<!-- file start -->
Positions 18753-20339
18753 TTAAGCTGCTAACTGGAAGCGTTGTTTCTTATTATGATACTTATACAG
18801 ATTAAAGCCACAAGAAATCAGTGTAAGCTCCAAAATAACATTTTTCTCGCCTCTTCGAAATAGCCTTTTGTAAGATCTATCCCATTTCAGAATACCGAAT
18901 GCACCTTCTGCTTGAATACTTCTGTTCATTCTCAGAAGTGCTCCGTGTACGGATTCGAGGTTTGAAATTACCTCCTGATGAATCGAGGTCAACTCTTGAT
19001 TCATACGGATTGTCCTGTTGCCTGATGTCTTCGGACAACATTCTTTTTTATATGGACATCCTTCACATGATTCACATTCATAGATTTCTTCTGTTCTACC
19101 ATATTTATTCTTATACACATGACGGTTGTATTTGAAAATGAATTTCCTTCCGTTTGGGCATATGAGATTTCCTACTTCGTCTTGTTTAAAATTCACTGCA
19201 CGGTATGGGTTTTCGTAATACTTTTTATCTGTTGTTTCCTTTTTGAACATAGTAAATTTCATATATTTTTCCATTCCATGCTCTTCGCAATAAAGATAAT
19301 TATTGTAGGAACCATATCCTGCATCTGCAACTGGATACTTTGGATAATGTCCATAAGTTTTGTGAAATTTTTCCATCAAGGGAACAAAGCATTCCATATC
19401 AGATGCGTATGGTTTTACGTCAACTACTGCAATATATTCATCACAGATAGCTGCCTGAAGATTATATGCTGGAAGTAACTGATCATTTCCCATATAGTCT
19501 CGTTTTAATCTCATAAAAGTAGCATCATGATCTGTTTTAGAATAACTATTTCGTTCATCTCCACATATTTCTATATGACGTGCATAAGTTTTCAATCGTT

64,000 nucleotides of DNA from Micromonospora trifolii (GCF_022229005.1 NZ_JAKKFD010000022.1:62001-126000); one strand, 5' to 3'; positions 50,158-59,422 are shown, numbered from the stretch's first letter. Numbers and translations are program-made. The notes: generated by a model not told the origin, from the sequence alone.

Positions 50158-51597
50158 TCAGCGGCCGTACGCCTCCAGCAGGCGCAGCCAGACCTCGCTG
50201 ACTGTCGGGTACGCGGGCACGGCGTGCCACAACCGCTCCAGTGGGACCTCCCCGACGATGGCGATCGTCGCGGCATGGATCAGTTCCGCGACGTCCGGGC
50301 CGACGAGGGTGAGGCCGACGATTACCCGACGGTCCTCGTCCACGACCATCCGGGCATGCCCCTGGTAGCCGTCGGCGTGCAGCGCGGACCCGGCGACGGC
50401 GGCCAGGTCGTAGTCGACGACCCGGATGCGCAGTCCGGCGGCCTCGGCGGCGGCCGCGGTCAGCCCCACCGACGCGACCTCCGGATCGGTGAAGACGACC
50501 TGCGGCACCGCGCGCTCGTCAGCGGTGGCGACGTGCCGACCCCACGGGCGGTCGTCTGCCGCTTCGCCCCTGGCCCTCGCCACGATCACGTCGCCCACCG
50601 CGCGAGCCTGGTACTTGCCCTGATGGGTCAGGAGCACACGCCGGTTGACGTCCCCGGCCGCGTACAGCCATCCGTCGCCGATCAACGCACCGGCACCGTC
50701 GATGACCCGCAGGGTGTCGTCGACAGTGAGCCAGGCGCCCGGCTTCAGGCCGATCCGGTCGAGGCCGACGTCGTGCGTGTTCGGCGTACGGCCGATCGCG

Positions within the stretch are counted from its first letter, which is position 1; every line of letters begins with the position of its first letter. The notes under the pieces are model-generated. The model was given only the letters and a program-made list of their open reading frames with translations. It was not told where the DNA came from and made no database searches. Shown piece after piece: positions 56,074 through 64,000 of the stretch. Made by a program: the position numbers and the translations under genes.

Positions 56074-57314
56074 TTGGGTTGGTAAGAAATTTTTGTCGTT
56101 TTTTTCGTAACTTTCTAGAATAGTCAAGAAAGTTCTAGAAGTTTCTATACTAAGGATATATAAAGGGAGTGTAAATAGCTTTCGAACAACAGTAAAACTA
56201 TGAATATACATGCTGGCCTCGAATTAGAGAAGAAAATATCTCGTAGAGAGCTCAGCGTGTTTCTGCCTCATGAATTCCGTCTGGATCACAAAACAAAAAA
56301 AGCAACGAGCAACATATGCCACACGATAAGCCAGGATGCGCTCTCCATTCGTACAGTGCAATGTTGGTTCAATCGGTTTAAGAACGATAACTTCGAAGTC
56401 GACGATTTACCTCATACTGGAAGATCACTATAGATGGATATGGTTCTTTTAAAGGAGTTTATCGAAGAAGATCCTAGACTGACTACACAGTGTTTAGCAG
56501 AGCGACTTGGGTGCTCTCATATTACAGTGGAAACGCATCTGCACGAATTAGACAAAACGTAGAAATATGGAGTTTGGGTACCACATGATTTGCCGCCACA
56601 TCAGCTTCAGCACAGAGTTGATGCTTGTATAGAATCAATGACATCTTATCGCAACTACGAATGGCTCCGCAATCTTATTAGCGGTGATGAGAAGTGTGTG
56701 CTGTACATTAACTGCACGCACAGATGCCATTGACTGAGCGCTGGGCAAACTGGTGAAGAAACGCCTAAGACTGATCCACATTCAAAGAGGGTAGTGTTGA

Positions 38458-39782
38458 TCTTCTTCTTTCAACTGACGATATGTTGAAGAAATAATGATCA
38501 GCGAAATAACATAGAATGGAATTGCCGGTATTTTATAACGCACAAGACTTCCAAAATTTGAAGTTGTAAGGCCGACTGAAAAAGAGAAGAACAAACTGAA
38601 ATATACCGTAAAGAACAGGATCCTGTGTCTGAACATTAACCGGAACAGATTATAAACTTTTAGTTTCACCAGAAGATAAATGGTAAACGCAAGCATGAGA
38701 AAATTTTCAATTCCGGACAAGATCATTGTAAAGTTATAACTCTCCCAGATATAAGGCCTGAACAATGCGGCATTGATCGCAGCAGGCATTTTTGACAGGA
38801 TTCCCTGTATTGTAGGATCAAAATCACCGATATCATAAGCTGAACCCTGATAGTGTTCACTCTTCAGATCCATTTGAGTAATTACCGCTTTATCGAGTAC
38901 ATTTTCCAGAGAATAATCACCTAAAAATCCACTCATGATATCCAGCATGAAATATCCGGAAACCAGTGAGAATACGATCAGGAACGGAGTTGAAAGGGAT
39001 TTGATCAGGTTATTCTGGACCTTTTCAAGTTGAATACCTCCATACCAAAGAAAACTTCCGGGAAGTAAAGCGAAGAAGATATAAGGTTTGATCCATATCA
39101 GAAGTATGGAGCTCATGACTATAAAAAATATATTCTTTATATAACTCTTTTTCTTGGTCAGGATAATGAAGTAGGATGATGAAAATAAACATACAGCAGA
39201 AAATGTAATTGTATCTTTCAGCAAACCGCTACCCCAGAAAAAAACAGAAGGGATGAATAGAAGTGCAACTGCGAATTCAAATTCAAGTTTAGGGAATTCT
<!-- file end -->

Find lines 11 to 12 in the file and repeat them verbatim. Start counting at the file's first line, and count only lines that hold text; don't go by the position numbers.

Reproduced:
64,000 nucleotides of DNA from Micromonospora trifolii (GCF_022229005.1 NZ_JAKKFD010000022.1:62001-126000); one strand, 5' to 3'; positions 50,158-59,422 are shown, numbered from the stretch's first letter. Numbers and translations are program-made. The notes: generated by a model not told the origin, from the sequence alone.

Positions 50158-51597